OBJECTIVE: To increase our understanding of patients' reactions and behavior at onset of symptoms of myocardial infarction. PROCEDURE: During a 5-month period a questionnaire focusing on symptoms, thoughts, and environmental factors at onset of symptoms was administered to all patients admitted to the coronary care unit at Sahlgrenska Hospital in Göteborg, Sweden, because of suspected acute myocardial infarction. RESULTS: A myocardial infarction developed in 48% of the 226 patients answering the questionnaire. In 81% of the patients, chest pain was the main symptom bringing them to the hospital. Forty-three percent characterized their symptoms as an oppression or uncomfortable feeling. Eighty-five percent suspected that the pain emanated from the heart, and yet 51% hesitated to go to the hospital, mainly because they expected the pain to disappear. Efforts to relieve pain were made by 63%, (mostly with nitroglycerin), which was taken more often by patients who did not subsequently develop a myocardial infarction than by those who did. Only 50% of the patients used an ambulance for transportation to hospital. There was a significant relation between subjective assessment of severity of symptoms and 1-year mortality (p < 0.05) and rehospitalization rate (p < 0.01), respectively. CONCLUSION: The majority of patients seem to interpret the symptoms of a myocardial infarction correctly and also have a correct perception of the severity of symptoms. For only a few is the natural next step to immediately call for an ambulance to get to the hospital.

  • 5. Hofgren, K
    et al.
    Karlson, BW
    Gaston-Johansson, F
    Herlitz, Johan
    [external].
    Word descriptors in suspected acute myocardial infarction. A comparison between patients with and without confirmed acute myocardial infarction1994Ingår i: Heart & Lung, ISSN 0147-9563, E-ISSN 1527-3288, Vol. 23, nr 5, s. 397-403Artikel i tidskrift (Refereegranskat)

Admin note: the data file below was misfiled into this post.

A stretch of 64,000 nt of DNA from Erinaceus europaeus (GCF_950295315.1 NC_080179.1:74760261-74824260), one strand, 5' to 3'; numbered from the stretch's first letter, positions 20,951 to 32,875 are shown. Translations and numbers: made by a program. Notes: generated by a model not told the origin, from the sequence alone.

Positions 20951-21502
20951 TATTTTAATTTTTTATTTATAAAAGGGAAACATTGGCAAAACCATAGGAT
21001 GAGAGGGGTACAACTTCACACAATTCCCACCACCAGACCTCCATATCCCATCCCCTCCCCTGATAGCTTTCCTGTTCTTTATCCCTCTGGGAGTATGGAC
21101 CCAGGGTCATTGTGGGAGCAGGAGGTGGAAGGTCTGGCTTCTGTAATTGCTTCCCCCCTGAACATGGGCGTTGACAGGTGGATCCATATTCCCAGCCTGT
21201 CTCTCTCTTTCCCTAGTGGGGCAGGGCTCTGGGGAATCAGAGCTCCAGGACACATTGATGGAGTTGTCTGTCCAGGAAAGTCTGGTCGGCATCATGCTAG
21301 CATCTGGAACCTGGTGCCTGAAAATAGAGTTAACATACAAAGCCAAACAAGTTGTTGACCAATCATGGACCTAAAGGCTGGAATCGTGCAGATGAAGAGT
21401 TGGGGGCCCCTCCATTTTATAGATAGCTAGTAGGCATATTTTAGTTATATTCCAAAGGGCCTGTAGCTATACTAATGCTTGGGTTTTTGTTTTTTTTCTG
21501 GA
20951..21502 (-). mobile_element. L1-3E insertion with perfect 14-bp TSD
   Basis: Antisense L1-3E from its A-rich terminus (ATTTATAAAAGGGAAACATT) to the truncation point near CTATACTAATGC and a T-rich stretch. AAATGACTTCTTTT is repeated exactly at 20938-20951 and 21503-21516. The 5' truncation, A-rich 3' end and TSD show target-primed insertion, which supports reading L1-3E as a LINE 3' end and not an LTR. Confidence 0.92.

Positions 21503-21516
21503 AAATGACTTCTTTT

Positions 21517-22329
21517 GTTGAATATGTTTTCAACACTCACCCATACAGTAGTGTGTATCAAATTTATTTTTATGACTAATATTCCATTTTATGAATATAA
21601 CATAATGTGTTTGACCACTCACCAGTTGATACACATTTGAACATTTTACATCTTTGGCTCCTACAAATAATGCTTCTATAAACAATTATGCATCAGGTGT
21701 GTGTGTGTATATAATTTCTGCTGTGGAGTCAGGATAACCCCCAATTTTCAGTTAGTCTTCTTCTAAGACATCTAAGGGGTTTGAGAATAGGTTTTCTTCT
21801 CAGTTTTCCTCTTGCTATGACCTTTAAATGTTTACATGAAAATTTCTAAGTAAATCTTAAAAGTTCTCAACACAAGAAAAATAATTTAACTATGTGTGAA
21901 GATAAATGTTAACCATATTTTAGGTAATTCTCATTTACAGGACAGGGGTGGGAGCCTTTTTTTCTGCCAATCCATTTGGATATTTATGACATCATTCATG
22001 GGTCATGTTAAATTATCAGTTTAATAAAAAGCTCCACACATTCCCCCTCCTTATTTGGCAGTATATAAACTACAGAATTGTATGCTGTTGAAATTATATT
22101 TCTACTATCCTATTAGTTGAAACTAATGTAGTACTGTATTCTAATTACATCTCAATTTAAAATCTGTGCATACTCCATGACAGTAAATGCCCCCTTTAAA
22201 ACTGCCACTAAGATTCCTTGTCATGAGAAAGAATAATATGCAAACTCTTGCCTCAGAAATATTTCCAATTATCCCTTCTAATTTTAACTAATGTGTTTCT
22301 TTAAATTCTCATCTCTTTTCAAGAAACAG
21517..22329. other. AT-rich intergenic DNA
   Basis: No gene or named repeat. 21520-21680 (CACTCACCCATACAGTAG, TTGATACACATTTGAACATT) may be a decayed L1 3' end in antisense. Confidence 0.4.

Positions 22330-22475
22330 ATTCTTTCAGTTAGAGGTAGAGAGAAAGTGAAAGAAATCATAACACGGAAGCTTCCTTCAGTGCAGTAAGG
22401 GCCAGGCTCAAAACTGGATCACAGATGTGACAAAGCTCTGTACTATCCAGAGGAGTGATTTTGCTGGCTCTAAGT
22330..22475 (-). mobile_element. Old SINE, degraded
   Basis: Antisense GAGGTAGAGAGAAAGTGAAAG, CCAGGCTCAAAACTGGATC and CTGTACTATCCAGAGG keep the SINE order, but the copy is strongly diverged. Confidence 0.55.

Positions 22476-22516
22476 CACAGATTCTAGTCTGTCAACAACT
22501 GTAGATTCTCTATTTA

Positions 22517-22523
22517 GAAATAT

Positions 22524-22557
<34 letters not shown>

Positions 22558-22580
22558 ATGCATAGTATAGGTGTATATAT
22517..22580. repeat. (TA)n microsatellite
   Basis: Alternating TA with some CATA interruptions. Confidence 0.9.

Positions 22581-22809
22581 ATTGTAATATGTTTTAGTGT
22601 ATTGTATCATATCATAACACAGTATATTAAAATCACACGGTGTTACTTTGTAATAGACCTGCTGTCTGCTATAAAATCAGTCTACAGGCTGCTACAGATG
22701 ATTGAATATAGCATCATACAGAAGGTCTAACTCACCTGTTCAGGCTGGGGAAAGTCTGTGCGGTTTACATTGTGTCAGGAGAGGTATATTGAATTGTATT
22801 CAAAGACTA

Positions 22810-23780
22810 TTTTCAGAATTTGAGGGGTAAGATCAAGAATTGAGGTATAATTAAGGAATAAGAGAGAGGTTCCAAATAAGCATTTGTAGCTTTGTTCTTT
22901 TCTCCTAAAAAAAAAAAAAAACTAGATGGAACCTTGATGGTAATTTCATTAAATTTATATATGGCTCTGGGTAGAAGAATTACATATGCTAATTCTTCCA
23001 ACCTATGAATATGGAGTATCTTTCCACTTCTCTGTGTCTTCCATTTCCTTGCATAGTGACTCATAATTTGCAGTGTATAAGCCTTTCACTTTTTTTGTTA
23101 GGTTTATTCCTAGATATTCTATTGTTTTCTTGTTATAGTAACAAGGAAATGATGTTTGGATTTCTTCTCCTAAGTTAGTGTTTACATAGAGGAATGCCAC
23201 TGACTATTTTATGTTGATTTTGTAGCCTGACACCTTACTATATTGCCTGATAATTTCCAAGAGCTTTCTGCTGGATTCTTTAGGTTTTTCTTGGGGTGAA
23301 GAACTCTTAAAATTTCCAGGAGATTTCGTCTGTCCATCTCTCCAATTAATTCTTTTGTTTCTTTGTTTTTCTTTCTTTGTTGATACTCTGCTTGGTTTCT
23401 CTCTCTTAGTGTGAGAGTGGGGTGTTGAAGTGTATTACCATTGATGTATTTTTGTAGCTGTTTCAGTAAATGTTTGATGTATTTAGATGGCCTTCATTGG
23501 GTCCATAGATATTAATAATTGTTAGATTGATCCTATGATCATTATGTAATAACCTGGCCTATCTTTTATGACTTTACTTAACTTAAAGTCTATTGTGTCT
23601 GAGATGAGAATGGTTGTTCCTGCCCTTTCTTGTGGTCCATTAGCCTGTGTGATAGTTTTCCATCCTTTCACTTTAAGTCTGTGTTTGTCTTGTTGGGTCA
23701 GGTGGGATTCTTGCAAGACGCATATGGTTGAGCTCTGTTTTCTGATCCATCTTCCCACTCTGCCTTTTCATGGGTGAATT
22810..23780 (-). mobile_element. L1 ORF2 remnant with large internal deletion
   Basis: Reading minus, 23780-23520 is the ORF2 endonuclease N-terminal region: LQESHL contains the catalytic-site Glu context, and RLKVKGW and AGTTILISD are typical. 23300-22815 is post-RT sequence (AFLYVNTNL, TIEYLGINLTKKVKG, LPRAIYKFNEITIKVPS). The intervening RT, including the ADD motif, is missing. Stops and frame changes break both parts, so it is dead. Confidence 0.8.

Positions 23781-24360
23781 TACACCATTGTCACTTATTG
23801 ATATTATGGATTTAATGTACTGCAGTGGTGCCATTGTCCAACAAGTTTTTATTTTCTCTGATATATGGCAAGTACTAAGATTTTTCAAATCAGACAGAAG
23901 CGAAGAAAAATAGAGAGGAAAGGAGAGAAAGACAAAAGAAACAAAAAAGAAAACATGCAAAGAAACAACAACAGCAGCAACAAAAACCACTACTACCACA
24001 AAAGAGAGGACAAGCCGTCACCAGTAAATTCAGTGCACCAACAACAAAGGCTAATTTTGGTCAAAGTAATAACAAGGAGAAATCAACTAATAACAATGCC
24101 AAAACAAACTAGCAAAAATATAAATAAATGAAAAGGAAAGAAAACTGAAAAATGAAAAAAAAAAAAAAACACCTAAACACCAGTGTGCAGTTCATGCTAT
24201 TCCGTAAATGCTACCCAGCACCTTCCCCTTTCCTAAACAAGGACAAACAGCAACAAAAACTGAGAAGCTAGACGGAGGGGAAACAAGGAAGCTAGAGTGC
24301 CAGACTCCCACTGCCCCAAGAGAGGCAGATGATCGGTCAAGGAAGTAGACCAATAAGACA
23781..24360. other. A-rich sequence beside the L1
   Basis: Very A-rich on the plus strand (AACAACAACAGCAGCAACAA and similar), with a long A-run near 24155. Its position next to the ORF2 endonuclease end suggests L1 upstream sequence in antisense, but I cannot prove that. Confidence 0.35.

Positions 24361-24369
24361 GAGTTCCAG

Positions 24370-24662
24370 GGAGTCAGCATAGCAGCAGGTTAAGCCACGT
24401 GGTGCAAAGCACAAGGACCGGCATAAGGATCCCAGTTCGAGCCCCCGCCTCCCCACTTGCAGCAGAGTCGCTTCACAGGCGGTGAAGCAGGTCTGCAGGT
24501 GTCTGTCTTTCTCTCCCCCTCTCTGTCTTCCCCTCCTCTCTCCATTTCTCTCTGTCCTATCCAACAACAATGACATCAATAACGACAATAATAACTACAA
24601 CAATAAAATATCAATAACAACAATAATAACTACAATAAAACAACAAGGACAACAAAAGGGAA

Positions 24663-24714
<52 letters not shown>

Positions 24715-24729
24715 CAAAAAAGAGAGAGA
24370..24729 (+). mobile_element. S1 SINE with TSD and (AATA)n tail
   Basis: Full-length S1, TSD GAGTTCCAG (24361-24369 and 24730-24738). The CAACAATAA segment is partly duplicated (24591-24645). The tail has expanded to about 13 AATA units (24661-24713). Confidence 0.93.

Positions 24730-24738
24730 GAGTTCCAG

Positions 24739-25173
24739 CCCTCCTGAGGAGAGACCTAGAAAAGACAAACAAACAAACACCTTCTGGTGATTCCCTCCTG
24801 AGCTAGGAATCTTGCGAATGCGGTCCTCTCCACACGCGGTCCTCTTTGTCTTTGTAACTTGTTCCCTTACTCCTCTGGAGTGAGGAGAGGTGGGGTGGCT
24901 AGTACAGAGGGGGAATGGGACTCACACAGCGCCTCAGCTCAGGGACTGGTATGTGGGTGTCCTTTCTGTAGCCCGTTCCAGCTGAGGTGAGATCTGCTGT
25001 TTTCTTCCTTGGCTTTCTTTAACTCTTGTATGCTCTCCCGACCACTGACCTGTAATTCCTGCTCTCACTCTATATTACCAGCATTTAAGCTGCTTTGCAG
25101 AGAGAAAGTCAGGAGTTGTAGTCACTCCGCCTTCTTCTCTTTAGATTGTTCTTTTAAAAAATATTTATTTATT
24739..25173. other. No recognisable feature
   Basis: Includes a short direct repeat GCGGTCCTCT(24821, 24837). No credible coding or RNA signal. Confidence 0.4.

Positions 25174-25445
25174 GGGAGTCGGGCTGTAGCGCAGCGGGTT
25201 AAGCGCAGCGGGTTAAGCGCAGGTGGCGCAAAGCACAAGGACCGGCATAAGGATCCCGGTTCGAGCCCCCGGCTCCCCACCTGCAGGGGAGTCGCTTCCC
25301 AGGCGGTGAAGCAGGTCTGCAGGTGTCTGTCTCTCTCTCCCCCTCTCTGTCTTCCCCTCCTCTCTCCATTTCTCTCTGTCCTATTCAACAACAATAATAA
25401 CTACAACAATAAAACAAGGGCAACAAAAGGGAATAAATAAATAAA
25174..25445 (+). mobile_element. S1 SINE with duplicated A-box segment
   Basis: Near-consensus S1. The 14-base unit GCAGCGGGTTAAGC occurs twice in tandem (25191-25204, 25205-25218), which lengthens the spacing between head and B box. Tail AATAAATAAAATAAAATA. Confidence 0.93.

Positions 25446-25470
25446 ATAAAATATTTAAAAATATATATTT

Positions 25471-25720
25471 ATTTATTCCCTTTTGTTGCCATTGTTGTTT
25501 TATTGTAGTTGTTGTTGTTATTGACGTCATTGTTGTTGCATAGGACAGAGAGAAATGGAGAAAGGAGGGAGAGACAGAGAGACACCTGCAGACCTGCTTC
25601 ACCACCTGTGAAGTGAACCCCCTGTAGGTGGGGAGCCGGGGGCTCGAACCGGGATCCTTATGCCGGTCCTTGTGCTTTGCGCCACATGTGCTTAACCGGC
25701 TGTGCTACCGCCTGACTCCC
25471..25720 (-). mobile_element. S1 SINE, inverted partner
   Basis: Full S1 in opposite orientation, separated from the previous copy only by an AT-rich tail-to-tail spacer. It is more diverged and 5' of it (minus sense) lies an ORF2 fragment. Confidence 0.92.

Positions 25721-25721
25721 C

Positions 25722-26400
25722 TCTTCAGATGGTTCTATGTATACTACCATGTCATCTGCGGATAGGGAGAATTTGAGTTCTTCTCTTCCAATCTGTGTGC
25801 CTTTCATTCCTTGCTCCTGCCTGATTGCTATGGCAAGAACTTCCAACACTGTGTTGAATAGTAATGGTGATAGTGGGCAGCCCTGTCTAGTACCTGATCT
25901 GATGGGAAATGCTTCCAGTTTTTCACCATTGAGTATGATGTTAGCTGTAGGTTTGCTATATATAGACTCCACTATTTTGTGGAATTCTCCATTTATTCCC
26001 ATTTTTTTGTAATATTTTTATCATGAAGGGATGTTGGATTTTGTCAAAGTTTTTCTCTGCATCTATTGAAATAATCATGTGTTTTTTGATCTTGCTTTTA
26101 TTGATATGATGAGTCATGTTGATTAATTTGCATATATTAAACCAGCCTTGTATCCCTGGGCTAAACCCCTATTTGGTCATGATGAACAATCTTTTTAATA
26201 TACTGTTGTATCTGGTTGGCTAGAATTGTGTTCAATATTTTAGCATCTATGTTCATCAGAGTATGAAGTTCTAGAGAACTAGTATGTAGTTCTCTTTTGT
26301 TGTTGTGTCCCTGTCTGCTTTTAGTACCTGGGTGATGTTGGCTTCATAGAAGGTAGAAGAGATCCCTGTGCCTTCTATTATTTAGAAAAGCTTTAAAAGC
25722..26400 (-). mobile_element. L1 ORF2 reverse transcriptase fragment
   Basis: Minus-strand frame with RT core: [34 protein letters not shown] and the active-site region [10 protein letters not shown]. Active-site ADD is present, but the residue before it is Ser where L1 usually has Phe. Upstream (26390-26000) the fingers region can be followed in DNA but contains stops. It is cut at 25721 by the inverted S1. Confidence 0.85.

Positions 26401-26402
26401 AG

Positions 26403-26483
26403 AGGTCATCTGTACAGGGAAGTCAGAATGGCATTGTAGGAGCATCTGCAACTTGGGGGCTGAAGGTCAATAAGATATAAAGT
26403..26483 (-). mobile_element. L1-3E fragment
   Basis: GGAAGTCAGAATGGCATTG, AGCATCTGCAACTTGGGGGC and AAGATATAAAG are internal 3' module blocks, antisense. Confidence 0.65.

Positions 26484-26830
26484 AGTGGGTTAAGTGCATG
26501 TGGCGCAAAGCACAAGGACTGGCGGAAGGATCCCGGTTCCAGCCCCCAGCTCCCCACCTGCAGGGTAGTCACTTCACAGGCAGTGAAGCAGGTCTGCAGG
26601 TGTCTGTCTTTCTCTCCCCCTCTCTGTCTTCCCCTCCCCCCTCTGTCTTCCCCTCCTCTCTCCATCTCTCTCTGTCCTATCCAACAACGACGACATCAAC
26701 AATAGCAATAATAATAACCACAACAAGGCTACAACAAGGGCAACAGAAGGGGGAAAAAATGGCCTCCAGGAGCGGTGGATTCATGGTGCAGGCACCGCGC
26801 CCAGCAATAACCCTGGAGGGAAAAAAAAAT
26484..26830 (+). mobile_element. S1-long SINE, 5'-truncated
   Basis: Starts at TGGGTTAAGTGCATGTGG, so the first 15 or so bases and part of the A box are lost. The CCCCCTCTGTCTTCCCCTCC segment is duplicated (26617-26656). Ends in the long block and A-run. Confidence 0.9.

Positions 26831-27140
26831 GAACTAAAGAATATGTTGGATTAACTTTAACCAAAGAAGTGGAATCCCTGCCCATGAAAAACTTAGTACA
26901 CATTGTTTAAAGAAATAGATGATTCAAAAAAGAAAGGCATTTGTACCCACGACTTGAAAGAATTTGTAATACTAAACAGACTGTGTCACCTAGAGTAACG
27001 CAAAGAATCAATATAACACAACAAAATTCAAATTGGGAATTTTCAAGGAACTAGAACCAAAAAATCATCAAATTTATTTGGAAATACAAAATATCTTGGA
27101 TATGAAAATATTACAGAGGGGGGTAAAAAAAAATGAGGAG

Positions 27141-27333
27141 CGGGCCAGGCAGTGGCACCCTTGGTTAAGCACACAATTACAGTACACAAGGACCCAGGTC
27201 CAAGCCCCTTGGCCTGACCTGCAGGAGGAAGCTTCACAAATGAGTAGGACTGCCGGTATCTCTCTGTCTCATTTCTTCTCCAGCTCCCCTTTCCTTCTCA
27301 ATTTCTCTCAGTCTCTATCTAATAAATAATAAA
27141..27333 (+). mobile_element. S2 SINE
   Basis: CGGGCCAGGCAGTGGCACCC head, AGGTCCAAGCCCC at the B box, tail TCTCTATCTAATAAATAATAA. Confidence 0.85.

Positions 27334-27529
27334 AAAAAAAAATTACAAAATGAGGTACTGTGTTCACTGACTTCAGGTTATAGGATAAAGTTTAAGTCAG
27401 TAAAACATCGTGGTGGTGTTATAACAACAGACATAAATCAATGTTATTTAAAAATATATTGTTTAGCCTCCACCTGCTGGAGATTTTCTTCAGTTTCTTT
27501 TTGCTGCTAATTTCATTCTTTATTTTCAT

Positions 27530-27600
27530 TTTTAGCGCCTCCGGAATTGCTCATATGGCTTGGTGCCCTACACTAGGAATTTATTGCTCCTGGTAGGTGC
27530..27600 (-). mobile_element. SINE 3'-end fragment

Abstract [en]

    BACKGROUND: Acute myocardial infarction (AMI) will not develop in a large proportion of patients admitted to the coronary care unit because of suspected AMI. OBJECTIVE: To evaluate whether patients with confirmed AMI use different words to describe their pain than patients in whom AMI was not confirmed. DESIGN: A retrospective descriptive design. METHODS: The Pain-O-Meter, a verbal pain scale composed of 12 sensory and 10 emotional word descriptors, was used to assess pain. SETTING: Coronary care unit in Sahlgrenska Hospital in Goteborg, Sweden. SUBJECTS: A convenience sample of 889 consecutive patients admitted to the coronary care unit because of suspected AMI. RESULTS: SENSORY COMPONENT--patients with confirmed AMI differed from those without AMI in the use of the words "pricking" (12% vs 17%; p < 0.05) and "tearing" (11% vs 6%; p < 0.05). No difference was found in the remaining 10 words. Affective components--Patients with confirmed AMI differed from those without AMI in the use of "terrifying" (29% vs 18%; p < 0.001), "intolerable" (16% vs 10%; p < 0.01), and "worrying" (48% vs 59%; p < 0.01). Women used stronger word descriptors more frequently than men. CONCLUSION: The use of specific or more word descriptors to separate patients with AMI from those without AMI was not supported by the study data. Although patients with AMI more frequently used the sensory word tearing as well as the affective words terrifying and intolerable and less frequently used the sensory word pricking and the affective word worrying than patients without AMI, the differences do not suggest a clinical profile that can be used to differentiate these clinical entities.